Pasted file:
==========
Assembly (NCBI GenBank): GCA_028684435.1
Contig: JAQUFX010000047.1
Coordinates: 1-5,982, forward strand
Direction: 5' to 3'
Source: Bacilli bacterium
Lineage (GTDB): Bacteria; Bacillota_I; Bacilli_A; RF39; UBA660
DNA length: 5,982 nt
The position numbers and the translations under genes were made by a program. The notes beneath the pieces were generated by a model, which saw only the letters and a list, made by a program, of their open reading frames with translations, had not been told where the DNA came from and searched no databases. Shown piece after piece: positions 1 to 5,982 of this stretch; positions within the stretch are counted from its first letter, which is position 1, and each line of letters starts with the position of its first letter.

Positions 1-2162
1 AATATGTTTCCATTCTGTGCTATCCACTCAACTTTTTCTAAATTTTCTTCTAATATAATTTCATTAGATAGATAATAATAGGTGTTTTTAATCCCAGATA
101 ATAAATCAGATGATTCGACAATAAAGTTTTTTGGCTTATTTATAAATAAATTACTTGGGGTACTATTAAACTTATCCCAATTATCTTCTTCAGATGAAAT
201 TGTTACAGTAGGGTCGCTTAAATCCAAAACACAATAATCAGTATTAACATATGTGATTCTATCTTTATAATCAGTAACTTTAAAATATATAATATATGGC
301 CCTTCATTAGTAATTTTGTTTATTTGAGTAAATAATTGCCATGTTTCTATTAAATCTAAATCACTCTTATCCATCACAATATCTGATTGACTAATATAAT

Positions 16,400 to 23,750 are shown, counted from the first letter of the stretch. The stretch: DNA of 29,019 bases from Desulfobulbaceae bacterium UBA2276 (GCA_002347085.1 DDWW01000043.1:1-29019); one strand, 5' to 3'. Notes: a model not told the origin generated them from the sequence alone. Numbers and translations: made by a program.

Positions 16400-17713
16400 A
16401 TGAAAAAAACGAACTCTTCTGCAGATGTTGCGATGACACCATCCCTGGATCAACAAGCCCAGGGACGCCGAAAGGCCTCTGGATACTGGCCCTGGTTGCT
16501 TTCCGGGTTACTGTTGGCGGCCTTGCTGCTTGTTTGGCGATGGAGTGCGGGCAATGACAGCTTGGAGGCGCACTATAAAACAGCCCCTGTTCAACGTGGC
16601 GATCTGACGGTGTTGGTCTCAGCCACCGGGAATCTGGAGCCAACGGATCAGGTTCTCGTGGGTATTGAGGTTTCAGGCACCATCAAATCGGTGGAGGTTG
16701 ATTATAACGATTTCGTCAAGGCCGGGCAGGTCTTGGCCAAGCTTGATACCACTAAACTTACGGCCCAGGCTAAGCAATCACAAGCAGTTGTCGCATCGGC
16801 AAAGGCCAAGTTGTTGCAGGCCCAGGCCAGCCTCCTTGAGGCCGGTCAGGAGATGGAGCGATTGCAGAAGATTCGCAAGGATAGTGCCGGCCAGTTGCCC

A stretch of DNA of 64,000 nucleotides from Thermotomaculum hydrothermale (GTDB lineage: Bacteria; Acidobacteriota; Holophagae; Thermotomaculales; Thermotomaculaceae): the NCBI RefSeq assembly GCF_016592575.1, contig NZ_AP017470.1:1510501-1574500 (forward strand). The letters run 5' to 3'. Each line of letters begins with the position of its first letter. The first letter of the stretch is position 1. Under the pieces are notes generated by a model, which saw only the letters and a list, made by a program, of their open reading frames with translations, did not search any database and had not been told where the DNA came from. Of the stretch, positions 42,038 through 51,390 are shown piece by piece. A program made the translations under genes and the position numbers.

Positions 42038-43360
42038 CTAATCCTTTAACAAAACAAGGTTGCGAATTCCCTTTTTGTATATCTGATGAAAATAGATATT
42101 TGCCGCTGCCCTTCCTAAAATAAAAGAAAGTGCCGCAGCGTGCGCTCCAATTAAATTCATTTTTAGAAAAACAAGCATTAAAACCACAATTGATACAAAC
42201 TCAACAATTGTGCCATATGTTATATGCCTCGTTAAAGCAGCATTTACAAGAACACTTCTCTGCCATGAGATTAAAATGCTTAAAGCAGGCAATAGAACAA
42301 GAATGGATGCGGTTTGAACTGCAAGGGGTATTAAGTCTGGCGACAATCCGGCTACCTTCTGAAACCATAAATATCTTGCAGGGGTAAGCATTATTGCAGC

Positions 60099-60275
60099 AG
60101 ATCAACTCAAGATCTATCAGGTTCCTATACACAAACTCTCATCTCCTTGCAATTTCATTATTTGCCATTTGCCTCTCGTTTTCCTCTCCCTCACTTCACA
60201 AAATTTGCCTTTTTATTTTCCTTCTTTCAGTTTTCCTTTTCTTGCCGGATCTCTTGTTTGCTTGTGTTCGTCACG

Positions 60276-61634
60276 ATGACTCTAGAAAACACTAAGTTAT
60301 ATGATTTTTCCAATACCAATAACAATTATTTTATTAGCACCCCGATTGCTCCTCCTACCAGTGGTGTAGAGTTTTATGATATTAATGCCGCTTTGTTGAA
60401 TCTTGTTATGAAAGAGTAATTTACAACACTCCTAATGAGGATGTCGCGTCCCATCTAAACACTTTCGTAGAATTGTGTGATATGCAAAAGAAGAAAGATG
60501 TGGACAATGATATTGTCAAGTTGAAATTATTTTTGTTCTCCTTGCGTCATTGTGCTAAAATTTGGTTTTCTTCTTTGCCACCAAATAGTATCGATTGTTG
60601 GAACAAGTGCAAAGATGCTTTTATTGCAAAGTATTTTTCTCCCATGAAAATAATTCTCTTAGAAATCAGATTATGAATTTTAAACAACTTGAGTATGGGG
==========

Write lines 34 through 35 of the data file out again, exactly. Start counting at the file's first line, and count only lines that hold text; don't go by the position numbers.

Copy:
60301 ATGATTTTTCCAATACCAATAACAATTATTTTATTAGCACCCCGATTGCTCCTCCTACCAGTGGTGTAGAGTTTTATGATATTAATGCCGCTTTGTTGAA
60401 TCTTGTTATGAAAGAGTAATTTACAACACTCCTAATGAGGATGTCGCGTCCCATCTAAACACTTTCGTAGAATTGTGTGATATGCAAAAGAAGAAAGATG